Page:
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The Slow Childbirth Movement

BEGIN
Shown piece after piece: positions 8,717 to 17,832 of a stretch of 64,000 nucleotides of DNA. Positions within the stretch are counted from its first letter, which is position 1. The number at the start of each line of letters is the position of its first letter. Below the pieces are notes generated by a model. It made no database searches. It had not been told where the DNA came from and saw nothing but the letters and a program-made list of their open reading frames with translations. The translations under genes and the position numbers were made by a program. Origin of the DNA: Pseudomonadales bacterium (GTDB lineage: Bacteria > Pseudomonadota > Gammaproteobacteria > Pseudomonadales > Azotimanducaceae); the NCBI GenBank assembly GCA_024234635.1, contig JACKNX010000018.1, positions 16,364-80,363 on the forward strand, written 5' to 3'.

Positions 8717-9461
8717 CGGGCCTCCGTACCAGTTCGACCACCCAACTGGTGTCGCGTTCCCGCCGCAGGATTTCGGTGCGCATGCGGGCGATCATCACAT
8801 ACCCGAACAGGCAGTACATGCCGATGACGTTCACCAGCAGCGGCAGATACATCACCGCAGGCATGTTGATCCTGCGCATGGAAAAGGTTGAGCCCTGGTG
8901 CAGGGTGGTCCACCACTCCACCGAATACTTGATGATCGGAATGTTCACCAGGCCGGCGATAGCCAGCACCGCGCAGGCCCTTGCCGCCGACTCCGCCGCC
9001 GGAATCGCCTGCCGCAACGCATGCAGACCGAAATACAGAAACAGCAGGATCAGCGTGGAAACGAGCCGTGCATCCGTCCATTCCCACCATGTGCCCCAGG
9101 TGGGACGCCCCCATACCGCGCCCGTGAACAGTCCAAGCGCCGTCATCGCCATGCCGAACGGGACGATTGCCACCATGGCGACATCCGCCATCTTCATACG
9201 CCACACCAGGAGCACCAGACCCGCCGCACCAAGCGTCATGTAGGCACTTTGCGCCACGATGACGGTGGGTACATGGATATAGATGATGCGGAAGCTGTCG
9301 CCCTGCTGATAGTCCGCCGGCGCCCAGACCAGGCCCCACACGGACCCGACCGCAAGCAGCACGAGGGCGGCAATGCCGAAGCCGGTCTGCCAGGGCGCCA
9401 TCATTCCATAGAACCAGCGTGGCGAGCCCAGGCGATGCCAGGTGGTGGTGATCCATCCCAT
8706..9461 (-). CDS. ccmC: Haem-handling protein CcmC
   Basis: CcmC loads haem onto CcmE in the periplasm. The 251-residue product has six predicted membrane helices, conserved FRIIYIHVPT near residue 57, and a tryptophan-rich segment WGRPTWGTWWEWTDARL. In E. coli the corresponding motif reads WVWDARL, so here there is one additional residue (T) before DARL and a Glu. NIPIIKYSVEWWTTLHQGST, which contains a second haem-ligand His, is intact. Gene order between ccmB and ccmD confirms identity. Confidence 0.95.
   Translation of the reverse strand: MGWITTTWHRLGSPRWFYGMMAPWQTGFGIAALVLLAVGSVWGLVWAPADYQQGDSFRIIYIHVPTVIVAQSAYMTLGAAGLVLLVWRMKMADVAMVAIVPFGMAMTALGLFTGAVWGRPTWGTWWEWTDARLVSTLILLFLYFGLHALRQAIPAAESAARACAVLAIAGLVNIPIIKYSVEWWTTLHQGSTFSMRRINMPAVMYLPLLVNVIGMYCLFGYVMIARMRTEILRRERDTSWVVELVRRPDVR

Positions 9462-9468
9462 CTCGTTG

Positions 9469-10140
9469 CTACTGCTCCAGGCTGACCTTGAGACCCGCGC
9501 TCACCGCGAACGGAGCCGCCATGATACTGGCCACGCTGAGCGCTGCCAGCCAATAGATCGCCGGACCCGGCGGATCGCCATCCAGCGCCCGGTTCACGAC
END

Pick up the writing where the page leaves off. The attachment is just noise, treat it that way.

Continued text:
The cesarean rate in the United States hit an all-time high of 31 percent in 2006, a record likely to stand only until figures are released for 2007, and then only until new numbers arrive for 2008. But are one-third of women actually unable to birth without high-tech support? And is there an endpoint in sight? I know of one large community hospital that is revamping its labor floor for a 50 percent cesarean delivery rate.In a recent essay on the subject of childbirth, surgeon and author Atul Gawande makes a case for the standardization of obstetrics. He lauds the obstetricians whose names live on in the many life-saving maneuvers to usher babies into the world, but observes, “Obstetricians decided that they needed a simpler, more predictable way to intervene when a laboring mother ran into trouble. They found it in the cesarean section.” While this is a fascinating perspective on the changing of obstetrical practice, industrialized childbirth conjures up images of the factory floor. In fact, cynical staff at hospitals serving large numbers of well-insured upper-middle-class women often refer to their i …

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